The Parish Church of the Holy Trinity or the Holy Trinity Church (belonging to the Church of Scotland). Historically there are documents that mention this church, dating as far back as the year 1163. The religious revolutionary John Knox incited the masses to loot the cathedral here. The current building was built in the year 1412 and suffered some deterioration in 1800. It was last restored in 1909. Today this church is fully operational and functions as a museum in the city, because of the amount of historical objects it houses, such as an original banner belonging to Scottish Queen Mary (Mary Queen of the Scots). The tower of the church was used as a prison during wartime. Although it is one of the most emblematic buildings of St. Andrews, for reasons unknown to me it is among the least visited ... And I was under the impression that golf was the most important thing here ... Curious.
The secret bunker of the Scottish government is an amazing place we found by accident in Saint Andrews. It is a secret bunker was constructed by the Scottish government immediately initiated the Cold War. If a battle was raging nuclear, Scotland would be governed from its enclosure. Scotland kept secret for 40 years, hidden beneath an apparent farm, with animals and everything. There are 24 thousand square feet 100 feet underground. One can visit each office where all kinds of military technology of the time, maps, weapons, and all Facilities that have allowed them to survive a nuclear attack. This is only a few miles away from Saint Andrews and it's totally awesome. I recommend that you go see it.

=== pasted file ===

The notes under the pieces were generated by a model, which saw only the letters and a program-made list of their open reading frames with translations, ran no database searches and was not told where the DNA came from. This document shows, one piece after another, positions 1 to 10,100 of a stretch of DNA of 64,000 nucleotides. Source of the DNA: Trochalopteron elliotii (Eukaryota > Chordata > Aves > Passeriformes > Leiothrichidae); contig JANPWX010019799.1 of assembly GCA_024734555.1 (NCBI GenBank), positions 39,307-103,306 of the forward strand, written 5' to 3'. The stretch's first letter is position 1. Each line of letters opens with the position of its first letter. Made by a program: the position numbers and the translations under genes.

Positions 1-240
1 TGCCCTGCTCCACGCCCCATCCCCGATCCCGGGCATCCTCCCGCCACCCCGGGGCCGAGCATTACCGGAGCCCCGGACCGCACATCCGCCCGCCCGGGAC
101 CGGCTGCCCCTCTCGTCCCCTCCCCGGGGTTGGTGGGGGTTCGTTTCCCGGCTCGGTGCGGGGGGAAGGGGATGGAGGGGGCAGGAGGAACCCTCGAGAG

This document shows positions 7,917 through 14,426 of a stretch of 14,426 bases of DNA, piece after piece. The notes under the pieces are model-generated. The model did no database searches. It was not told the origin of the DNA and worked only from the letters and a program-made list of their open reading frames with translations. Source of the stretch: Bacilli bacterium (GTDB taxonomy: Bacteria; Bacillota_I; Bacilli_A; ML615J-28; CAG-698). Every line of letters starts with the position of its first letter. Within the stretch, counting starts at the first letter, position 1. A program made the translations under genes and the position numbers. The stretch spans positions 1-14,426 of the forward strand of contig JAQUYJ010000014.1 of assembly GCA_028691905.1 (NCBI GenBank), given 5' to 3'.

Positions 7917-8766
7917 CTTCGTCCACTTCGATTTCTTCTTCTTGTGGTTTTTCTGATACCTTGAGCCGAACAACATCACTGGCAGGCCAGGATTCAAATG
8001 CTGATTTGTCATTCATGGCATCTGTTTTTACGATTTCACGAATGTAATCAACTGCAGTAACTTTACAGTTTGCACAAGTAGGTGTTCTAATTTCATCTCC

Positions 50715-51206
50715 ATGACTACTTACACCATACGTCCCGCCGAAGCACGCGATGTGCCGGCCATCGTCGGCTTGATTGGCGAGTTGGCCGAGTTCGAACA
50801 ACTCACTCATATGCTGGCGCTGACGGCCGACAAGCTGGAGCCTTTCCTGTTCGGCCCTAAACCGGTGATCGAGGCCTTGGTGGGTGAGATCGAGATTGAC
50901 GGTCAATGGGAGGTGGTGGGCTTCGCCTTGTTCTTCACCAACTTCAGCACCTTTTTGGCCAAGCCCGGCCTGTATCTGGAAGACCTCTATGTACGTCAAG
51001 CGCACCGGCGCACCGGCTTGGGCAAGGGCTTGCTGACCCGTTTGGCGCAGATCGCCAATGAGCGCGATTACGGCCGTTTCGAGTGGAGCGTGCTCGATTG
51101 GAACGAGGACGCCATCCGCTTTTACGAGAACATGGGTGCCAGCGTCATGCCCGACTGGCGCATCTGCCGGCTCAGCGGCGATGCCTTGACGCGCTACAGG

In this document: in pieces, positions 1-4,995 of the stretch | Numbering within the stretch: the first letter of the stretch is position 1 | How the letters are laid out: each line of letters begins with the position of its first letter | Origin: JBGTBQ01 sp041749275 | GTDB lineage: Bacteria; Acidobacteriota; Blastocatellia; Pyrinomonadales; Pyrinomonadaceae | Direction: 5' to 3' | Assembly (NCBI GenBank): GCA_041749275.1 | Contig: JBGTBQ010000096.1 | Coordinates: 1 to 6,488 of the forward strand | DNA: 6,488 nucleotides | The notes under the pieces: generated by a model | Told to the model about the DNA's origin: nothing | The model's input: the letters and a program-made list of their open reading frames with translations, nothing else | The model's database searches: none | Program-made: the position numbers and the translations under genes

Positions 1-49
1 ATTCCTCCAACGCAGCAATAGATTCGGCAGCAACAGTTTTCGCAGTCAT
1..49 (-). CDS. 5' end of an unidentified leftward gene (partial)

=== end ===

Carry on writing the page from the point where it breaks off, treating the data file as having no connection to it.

Saint Andrews is certainly one of the most popular locations on the east coast of Scotland, there is no shortage reasons: for one, it's the home of golf, which was founded here in the prestigious university. It's also the largest and oldest in Scotland (and among the most valued the UK) and for his landscapes, especially coastal, i.e. its beach. There he shot the famous scenes from the film "Chariots of Fire" ('Chariots of Fire'), best remembered for the music of the Greek genius Vangelis. White sand beaches and a sea so blue, as clean as cold water, extending northward, in what amounts to a suggestive and quiet ride, accompanied by wind, waves, some birds and even some brave dare to take a dip in mid-February (see image - 3 ° C). Part of St. Andrews you can't help but soak it all in.
The British Golf Museum is located behind the very select club house, Old Course. It's a Mecca for golf enthusiasts! The museum traces the history of British golf from its debut at St Andrews until the modern era, with the story of the most prestigious championships in the world. It shows the evolution of the rules, the clubs that are used, golf balls and champions. A must-visit if you are visiting St Andrews and want to understand and learn more about the history of this particular sport.
The Ladies Golf Unit or LGU was founded in 1893 and is based in St Andrews, Fife, Scotland, which is often known as the "Home of Golf." Across England, Scotland, Wales, and Ireland there are about 200,000 female players of golf, and the LGU regulates, organizes and manages tournaments for them. It can be found in a small house, very beautiful in its simplicity, that is anonymous except for a few details like a golf bag outside.
If you aren't lucky enough to play on the world's most famous golf course, a short walk from the Old Course is the Himalayas, the pitch & putt course. Here, you can find some wonderful golf shops with designer equipment. The exciting part about this course is that it opens onto the beaches, and it is very cheap.